Dr. Jen Dyer is a pediatric endocrinologist, and while that would be impressive enough, she doesn't stop there. She has a Masters in Public Health, is an accomplished behavioral researcher, and is a tech entrepreneur at the intersection of mobile health, gaming and social media. And she has killer style, too.
Dyer created the start-up EndoGoddess in 2011, which in turn led to the development of EndoGoal, a diabetes reward app. The app reminds diabetics (specifically the younger set) to check their blood glucose levels and positive behavior—i.e. consistently checking levels—earning points which can be used to feed and care for a virtual golden retriever named Cooper. It's like a Nano pet—if a Nano pet helped to keep you healthy.
Dr. Dyer has shared her innovative approach to medicine at the White House, TEDx, the Stanford Mayo Clinic and, most recently, with us. After chatting with the supremely talented—and multitasking—doctor, it's clear that she has more hours in the day than I do. Phew!
How did you get into medicine, specifically pediatric endocrinology?
I was originally planning to be a science journalist, but I added premed classes to my journalism major so that I could also give it my best shot to get into medical school—and it worked! I got accepted on my first try. During medical school, I was naturally drawn to physiology and loved learning the science of how things work. Endocrinology requires a good understanding of physiological systems and their inter-relationships in the body. Pediatric endocrinology was especially interesting to me. It's like everything on the TLC channel—shows that involve people that are too big, too small, mysteries and intersex, which of course is just naturally intriguing.
Not only are you a physician, but you're also an entrepreneur. Tell us about your app, EndoGoddess, and your social media outreach.
I began developing apps in 2009 to automate the SMS texting protocol that I used with my teen diabetic patients to improve their insulin adherence. I then created the startup EndoGoddess in 2011, which entered into partnership with a larger Ohio mobile software startup, Duet Health, shortly thereafter. Using seed funding, together we developed the EndoGoddess App in 2011 and the EndoGoal App in 2012 for patients with diabetes who require insulin therapy and need motivation for glucose and insulin tracking. The EndoGoddess App was designed to provide iTunes rewards to motivate teenagers. The EndoGoal App was then developed to reach a larger demographic base by offering broader rewards such as prepaid visa cards and/or retail gift cards with retail partners.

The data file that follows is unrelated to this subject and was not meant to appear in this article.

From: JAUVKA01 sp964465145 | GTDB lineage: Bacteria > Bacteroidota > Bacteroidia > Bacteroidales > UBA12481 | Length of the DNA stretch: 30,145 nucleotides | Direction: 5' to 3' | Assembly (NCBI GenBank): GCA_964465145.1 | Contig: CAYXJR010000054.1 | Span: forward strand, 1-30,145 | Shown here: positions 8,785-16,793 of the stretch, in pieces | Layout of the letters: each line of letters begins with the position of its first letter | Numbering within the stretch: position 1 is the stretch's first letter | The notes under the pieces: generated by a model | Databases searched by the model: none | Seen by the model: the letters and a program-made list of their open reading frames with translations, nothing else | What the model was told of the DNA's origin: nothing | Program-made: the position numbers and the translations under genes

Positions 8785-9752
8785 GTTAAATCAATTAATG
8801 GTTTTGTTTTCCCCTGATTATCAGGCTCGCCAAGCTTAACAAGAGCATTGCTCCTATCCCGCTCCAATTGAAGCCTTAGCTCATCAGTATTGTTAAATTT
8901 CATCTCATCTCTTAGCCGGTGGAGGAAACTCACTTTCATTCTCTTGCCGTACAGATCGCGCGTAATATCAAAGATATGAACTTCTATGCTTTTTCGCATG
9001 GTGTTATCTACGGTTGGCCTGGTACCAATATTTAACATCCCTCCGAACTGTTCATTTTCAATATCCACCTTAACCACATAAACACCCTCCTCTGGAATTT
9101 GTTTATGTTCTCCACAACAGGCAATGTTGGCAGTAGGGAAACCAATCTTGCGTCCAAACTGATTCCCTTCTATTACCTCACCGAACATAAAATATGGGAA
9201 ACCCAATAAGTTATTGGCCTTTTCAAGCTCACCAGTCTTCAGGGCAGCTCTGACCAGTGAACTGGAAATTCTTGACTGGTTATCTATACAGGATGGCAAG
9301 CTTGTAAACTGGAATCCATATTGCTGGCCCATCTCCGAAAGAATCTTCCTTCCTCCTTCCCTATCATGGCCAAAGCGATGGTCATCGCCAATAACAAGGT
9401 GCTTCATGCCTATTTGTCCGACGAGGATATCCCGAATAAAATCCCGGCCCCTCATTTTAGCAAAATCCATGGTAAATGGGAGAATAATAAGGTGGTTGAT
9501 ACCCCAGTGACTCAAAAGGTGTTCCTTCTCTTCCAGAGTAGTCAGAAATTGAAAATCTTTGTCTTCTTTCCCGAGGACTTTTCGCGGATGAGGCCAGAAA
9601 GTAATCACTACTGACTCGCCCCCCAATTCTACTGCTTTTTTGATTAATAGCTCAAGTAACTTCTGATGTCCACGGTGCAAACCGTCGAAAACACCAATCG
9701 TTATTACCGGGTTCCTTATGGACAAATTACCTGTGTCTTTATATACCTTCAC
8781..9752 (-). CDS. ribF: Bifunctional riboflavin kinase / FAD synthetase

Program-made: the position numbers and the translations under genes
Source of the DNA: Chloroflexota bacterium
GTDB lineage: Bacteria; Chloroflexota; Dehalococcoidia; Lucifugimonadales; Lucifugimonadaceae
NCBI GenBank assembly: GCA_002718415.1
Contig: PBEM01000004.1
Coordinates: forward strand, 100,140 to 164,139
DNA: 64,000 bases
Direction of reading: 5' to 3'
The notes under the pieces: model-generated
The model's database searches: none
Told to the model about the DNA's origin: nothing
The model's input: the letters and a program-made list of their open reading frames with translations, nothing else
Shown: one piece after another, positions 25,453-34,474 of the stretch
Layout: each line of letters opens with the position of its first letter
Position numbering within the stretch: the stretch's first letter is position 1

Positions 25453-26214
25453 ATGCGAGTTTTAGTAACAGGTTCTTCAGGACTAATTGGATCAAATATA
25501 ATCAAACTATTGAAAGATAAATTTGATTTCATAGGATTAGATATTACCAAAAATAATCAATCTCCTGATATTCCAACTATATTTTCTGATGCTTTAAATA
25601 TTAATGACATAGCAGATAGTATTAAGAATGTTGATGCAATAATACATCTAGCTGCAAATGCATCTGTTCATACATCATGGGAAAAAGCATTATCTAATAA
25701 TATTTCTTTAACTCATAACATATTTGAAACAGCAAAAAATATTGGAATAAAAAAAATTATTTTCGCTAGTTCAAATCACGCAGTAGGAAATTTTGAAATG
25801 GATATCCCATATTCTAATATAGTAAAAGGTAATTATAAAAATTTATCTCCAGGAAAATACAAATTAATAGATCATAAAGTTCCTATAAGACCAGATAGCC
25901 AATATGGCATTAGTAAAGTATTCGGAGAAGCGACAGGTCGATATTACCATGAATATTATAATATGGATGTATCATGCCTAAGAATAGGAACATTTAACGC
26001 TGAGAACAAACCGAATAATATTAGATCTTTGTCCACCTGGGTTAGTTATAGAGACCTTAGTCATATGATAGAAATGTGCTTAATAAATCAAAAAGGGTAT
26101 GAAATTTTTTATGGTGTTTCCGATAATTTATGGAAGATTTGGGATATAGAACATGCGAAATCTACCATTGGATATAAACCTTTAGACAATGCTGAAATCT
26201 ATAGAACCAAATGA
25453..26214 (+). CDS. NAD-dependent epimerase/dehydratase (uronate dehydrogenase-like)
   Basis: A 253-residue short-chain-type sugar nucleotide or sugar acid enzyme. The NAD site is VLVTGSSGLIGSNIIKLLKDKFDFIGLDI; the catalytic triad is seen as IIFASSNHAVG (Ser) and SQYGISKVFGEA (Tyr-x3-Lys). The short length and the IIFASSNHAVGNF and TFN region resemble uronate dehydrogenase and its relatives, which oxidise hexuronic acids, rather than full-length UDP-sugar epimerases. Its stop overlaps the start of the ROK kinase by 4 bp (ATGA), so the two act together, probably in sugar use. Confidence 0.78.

I also speak nationally about healthcare social media. I am known to many on twitter as @EndoGoddess and have a YouTube channel that I use primarily for advocacy. For me, social media connects me with the reason that I became a doctor: patients. Helping patients empower themselves with knowledge and live their best lives is an absolute honor that gives me great happiness. As with all things, balance is key, so I do take periodic 'digital vacations.'
How did you come up with the name?
Actually, the name came from a patient of mine that I used to call ‘pink lady’ when she would come to the clinic with tons of sparkle and wonderful pink sassiness. In turn, she called me her ‘endo,' (a common term for endocrinologists) and ‘goddess’ because she liked my necklace bling. I thought it was cute and memorable so I just went with it.
As you know, there are very few female business-owners out there. Any words to the wise for other women hoping to start their own businesses?
A lack of female entrepreneurs really troubles me. I hope to inspire other women to achieve their dreams by being an example of doing just that. I LOVE to support any female-focused organizations—like Ravishly!
You're steeped in tech and social media—are other doctors following your lead?
I am happy to say that other doctors are starting to join the social media movement as well as the technology movement in medicine because these tools are really helpful for patients. Most doctors are all really good people that went into medicine to help people. And now that the data is demonstrating how these technological tools benefit patients, the doctors are starting to follow.
How do you incorporate your personal style into the white-coat world of medicine? Any tips for women who want to break out of the dress code traditionally associated with what they do?
I've always been adamant about expressing my style from a very young age. In fact, when I was five and my parents recommended that I enroll in an athletic team, I chose soccer because they had the best outfits. My fashion idols are Audrey Hepburn, Jackie O, and Brigitte Bardot; all strong women with intelligence and style. My advice to other women looking to combine fashion and career would be to find the common point between your sense of self and your career’s sense of purpose.
You're clearly a woman with a strong sense of self. How do you juggle the different parts of your identity?
The commonality between my wife-self, doctor-self, patient-self, friend-self, sister-self, daughter-self, etc. is that I try to lead an authentic and full life as is appropriate for each relationship. I always try to keep learning, too.
Your work life is so rich and multifaceted. I'd love to know how you spend your free time. Does a pediatric endocrinologist have time for hobbies?
I spend most of my free time reading Vogue, vintage shopping, watching Bravo, cooking and spending time with my husband and friends. I'm also always trying to achieve my personal bucket list. I started checking off items on that list after I had the amazing opportunity to be featured on the Oprah Winfrey Show on a Dr. Oz healthcare segment. Shortly thereafter, I attended fashion week in 2009 for the first time which had always been a dream of mine. Next? I'm hoping for The Today Show and Food Network!